Wall Street falls amid inflation concerns

The S&P 500 and the Dow have extended losses as Cisco Systems slumped after offering a gloomy outlook as investors worried about the impact of rising inflation on economic growth and corporate profits.

Shares of the networking equipment maker slumped 12.7% as it lowered the outlook for 2022 revenue growth, hit by Russia’s exit and component shortages due to China lockdowns.

Kohl’s Corp fell 1.1 percent after the department store chain lowered its full-year profit forecast, the latest US retailer to take a hit from four decades of high inflation.

The S&P Consumer Staples Index fell 1.9 percent to a seven-month low and was the biggest drop among the 11 major sectors as retail companies bear the brunt of price increases hurting the economy. purchasing power of American consumers.

“The consumer component is now starting to weaken, reinforcing the view that we are indeed headed for a recession,” said Randy Frederick, managing director of trading and derivatives at Charles Schwab in Austin, Texas.

Consumer spending accounts for more than two-thirds of economic activity in the United States.

In the previous session, the S&P 500 and the Nasdaq closed down more than 4.0 percent as growth stocks sank and retailer Target Corp posted weak results.

The benchmark index is down 18.6 percent since its record close on January 3 and a close below 20 percent will confirm bear market territory, joining its tech peer Nasdaq.

Rate-sensitive growth has led the selloff this year as investors adjust to tighter financial conditions with the US Federal Reserve raising rates.

“The central concern facing investors right now is how or not the Fed will be able to control inflation without causing a recession,” Ryan Belanger, managing director and founder of Claro Advisors, said in a note.

“Investors should get used to big moves down and up in stocks, which is common in times of tremendous uncertainty.”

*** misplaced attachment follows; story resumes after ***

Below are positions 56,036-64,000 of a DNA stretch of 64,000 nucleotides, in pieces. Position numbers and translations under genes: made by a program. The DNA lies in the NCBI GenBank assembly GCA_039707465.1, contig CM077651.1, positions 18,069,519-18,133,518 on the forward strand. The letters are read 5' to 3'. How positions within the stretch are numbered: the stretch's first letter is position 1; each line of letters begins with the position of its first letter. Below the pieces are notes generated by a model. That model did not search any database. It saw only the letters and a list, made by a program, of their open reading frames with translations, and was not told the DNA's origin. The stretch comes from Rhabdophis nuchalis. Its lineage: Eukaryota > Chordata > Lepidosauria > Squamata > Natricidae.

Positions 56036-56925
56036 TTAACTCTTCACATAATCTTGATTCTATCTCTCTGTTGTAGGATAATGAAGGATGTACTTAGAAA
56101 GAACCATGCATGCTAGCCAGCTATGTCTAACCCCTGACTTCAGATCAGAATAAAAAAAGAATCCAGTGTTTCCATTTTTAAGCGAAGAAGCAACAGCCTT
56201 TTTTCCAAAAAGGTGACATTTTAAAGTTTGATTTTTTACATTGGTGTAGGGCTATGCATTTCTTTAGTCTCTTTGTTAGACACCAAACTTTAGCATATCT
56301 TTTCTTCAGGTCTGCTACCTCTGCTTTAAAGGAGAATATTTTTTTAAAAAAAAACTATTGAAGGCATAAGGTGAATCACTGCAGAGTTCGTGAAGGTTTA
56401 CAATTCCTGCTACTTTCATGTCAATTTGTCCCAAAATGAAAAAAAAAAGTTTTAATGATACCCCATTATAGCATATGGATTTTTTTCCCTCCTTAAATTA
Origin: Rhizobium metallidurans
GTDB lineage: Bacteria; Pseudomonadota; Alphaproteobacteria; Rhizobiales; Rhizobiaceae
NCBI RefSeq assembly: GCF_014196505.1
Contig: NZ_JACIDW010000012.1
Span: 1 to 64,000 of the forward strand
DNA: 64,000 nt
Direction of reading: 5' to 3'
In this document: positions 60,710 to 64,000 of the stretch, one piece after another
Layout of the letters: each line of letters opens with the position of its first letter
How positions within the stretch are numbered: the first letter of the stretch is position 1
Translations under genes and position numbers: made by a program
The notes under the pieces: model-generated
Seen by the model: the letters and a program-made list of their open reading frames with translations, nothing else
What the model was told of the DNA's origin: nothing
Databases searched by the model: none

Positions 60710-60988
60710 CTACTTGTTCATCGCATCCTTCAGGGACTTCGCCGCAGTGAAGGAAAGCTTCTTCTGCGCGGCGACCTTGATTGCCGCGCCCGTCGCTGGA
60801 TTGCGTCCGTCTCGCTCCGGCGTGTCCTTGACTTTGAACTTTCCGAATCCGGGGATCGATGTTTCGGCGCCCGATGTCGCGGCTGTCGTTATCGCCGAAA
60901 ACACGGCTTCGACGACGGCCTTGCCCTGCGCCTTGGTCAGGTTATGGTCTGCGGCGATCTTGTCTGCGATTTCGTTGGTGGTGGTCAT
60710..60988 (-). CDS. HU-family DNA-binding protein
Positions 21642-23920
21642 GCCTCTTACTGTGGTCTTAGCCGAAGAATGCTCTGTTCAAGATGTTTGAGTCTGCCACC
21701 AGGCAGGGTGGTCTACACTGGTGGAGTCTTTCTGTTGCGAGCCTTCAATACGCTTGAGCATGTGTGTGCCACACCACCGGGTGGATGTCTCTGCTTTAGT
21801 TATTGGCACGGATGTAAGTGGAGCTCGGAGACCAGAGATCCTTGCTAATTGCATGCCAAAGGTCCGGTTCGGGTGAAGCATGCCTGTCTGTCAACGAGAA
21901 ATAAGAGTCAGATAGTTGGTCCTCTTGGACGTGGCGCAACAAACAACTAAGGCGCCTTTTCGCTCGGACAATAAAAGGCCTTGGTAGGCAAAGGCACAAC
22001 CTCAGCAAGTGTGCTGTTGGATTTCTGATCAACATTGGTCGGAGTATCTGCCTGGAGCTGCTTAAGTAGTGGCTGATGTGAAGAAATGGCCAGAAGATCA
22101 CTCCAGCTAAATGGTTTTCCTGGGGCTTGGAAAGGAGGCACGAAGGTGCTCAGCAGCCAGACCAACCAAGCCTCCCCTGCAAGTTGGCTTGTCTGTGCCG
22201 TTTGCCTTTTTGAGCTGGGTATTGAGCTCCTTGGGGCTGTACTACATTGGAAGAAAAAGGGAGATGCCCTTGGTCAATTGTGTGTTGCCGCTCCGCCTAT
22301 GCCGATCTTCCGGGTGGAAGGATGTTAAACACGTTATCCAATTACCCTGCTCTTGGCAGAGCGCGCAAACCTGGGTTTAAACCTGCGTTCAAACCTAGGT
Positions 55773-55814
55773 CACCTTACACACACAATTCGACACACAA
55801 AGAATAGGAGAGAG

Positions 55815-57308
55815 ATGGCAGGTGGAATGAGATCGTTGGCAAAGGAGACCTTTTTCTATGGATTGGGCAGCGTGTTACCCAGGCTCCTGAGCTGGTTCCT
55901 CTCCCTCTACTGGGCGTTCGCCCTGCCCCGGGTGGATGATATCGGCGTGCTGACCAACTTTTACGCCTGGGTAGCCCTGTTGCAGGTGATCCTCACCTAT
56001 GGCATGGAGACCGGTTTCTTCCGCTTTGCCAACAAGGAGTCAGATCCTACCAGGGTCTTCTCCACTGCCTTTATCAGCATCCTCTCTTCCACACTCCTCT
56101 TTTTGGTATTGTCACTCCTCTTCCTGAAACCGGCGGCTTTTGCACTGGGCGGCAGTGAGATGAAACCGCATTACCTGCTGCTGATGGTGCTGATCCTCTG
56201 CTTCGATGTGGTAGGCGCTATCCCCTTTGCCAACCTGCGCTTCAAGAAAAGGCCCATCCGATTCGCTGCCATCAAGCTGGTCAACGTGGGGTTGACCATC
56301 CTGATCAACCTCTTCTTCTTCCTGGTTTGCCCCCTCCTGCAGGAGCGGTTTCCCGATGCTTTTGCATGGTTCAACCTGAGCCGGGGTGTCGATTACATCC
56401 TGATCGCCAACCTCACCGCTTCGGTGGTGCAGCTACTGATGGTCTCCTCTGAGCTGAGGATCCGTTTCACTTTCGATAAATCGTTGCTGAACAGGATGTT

Strategists at Goldman Sachs have forecast a 35% chance that the US economy will enter a recession in the next two years, while the Wells Fargo Investment Institute expects a mild US recession by the end of 2022 and early 2023.

The Labor Department report showed weekly jobless claims rose unexpectedly last week, while separate data from the Philadelphia Fed showed its business conditions index fell to a reading of 2.6 in May from 17.6. in April.

In early trading, the Dow Jones Industrial Average fell 0.89 percent to 31,211.38 and the S&P 500 fell 0.42 percent to 3,907.16.

However, the battered Nasdaq Composite rose 0.26 percent to 11,447.30, buoyed by mega-cap growth and technology stocks such as Alphabet Inc, Microsoft Corp and Amazon.com.

The CBOE Volatility Index, also known as the Wall Street Fear Gauge, rose to 31.57 points, its highest level since May 12.

Canada Goose Holdings Inc jumped 5.3 percent after forecasting upbeat annual profit, buoyed by strong demand for its luxury parkas and jackets.

Down issues outnumbered advances by a ratio of 1.23 to 1 on the New York Stock Exchange.

Advancing themes outnumber falling ones by a ratio of 1.08 to 1 on the Nasdaq.

The S&P index posted a new 52-week high and 42 new lows, while the Nasdaq posted four new highs and 257 new lows.

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